In the book Film Theory: An Introduction, which Elsaesser wrote together with Malte Hagener, he replaced the familiar metaphor of film as ‘window on the world’ by film as a door to enter the world, to engage with the world.6Thomas Elsaesser and Malte Hagener, Film Theory: An Introduction Through the Senses (2nd ed.) (London/New York: Routledge, 2015). This metaphor, in itself architectural, invites an investigation of cinema’s spatial dimension and coordinates. With reference to André Bazin’s key question ‘what is cinema?’, Elsaesser therefore asked the question, ‘where is cinema?’, as another step toward answering the question ‘why cinema?’ (inspired by Walter Benjamin, for the way he considered cinema as means to cope with modernity7Thomas Elsaesser, Film History as Media Archaeology: Tracking Digital Cinema (Amsterdam: Amsterdam university Press, 2016), 26.). The questions of ‘where’ and ‘why’ are especially present in Elsaesser’s book Film History as Media Archaeology (2016). Locating cinema brought him to different cinematic genealogies, including non-theatrical practices, and looking for purposes (as a Foucauldian effort) made him draw various cross-connections between cinema and other practices.

In his study on Das Neue Frankfurt, with Frankfurt being a model city of Weimar Germany, Elsaesser paid attention to film as part of a campaign to promote the ideas of modern architecture and city planning, next to other media. In order to understand their strategic use and interrelations, through medium-specific differences, Elsaesser coined the concept of Medienverbund.8Thomas Elsaesser, “Die Stadt von Morgen: Filme zum Bauen und Wohnen.” Geschichte des dokumentarischen Films in Deutschland (Bd. 2: Weimarer Republik: 1918-1933). Ed. Klaus Kreimeier et al. Stuttgart: Reclam, 2005. 381-410. [391] It is a concept to examine various connections between the arts, industry and politics, in order to understand how different ‘actors’ were empowered and how alliances were forged for different occasions, sometimes uniting seemingly opposed forces. As an elaboration of this approach, Elsaesser coined his triple A model: Anlass, Auftraggeber, Anwendung: respectively, the reason why a film is made, its commissioner, and its use. Searching for these three concerns results in drawing networks that allow one to locate cinema, how it is part of an environment, and what it does.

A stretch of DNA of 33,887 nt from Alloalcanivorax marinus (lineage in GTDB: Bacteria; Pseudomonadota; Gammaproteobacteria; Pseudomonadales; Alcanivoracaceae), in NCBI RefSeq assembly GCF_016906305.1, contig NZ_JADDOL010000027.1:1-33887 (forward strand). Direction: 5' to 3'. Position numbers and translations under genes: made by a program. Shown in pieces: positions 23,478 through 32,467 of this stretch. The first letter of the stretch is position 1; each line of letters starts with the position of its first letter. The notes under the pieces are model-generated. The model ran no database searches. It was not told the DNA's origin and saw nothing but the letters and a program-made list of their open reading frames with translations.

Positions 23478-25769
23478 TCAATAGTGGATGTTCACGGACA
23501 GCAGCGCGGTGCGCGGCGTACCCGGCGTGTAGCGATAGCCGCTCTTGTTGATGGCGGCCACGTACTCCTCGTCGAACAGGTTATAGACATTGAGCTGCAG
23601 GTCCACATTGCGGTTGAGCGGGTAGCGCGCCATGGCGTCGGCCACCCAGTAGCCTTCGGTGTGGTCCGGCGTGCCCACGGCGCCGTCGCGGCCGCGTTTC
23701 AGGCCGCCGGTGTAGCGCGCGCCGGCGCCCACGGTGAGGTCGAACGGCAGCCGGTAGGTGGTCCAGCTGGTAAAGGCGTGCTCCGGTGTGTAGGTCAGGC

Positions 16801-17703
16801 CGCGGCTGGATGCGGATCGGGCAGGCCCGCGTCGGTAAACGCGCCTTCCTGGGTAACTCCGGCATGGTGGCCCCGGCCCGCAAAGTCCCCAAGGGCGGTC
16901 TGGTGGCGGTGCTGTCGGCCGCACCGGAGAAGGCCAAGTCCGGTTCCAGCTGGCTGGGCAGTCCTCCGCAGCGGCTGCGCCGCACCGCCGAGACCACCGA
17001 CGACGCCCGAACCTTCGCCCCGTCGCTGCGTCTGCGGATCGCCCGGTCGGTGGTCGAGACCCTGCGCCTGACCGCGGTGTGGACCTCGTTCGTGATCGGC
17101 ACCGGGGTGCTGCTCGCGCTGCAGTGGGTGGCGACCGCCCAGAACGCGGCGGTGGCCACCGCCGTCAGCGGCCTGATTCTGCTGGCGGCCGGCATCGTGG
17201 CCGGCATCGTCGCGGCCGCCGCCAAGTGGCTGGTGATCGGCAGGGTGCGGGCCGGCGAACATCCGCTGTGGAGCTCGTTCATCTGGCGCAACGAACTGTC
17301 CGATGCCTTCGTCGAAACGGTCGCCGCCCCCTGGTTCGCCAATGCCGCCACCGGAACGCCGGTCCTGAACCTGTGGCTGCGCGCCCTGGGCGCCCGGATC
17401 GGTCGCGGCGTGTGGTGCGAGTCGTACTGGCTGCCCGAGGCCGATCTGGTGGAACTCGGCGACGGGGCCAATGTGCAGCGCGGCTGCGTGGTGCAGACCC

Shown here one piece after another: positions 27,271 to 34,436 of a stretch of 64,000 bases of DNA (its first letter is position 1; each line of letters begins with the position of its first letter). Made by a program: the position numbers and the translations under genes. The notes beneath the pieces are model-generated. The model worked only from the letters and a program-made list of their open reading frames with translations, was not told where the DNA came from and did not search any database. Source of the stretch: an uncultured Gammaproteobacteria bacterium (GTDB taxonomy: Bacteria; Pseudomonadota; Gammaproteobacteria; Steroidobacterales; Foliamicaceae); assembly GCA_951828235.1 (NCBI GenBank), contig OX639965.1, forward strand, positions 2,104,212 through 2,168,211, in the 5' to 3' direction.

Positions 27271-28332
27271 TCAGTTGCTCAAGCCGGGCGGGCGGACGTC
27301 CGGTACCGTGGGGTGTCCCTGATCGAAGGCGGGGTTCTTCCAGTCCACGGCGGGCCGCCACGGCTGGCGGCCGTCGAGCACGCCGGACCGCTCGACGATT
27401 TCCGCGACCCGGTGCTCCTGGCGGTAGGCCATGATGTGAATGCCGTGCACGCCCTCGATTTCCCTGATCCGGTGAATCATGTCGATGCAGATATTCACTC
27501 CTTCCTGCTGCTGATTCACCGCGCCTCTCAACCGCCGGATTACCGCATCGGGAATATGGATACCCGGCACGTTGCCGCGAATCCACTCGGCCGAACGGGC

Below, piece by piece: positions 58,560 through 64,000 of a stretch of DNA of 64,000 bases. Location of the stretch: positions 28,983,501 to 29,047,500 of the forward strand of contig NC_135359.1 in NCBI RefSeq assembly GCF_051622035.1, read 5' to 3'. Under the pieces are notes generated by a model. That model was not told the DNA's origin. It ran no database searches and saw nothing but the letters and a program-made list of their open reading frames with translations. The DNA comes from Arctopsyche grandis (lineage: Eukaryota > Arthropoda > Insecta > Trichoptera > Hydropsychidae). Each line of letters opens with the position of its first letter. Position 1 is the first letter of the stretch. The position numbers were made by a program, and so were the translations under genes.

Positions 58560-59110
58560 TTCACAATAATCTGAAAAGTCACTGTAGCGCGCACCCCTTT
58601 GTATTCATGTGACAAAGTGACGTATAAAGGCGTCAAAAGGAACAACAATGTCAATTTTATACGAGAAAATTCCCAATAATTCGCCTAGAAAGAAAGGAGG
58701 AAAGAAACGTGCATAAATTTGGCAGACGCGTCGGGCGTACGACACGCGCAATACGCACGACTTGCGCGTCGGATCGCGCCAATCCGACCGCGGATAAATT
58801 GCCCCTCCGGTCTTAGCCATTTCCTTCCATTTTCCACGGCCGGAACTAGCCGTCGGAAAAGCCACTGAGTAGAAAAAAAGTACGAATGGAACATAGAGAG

Throughout Elsaesser’s work, but especially in his later writings, one can observe a text-context continuum, in which the physicality of the medium is the bridging factor. This implies that diegetic places correspond to and have impact on actual places, although not always in direct ways. Elsaesser elaborated on it through network and system theory, in which the environment plays a crucial role. Partly building on the work of Niklas Luhmann and Bruno Latour, but also informed by Michel Foucault,9Thomas Elsaesser, Film History as Media Archaeology: Tracking Digital Cinema (Amsterdam: Amsterdam university Press, 2016). Elsaesser appropriated different paradigms to create his own line of thinking. For him, systems are epistemic structures in which opposed interests and movements co-exist, resulting in what Elsaesser called ‘antagonistic mutuality’.10Thomas Elsaesser, “Contingency, Causality, Complexity: Distributed Agency in the Mind-game Film”, New Review of Film and Television Studies 16.1 (2018): 1-39. As a fundamental of dialectical thinking, the system – which could be a single city as well as the global film industry – develops through gradually emerging common attractors, although they may not be visible or known to its constituents.

Absent cinema and the void

The question of ‘why cinema?’ – which concerns both medium-specific qualities and social functions – can only be answered when cinema is positioned within culture and society at large. To do so, Elsaesser moved beyond the film canon, searching for ‘losers’ that could reveal dominant principles and interests. Elsaesser also advocated examining occasions where cinema was absent: where films do not exist, where one would actually expect them. While for many scholars it might be impossible to think of a research when the object of investigation is not there, Elsaesser approached such occasions as opportunities to better understand the conditions and reasons for cinema to exist. By addressing absence, Elsaesser drew an antipode to what we take for granted, and as such a conceptual space in between two poles. This is exemplified by a study he conducted on the architectural postcard, which was a stand-in for often absent architectural films around 1930.11Thomas Elsaesser, “The Architectural Postcard: Photography, Cinema, and Modernist Mass Media.” Grey Room 70 (2018): 80-101. While many of the modern architects were cinephiles, one would expect many of their buildings to feature in various kinds of films, but instead, as Elsaesser made clear, the photographic postcard was the preferred medium. It enabled architects, including the so-called functionalists, to present a particular view and composition of their buildings, as sculptures seen from specific angles, rather than showing functions and uses. Cinema, by comparison, becomes too quickly an unruly medium showing multiple perspectives and ways people inhabit space. While cinema may integrate different views to get a full picture, its cinematography and montage may also cause the opposite, a certain disintegration.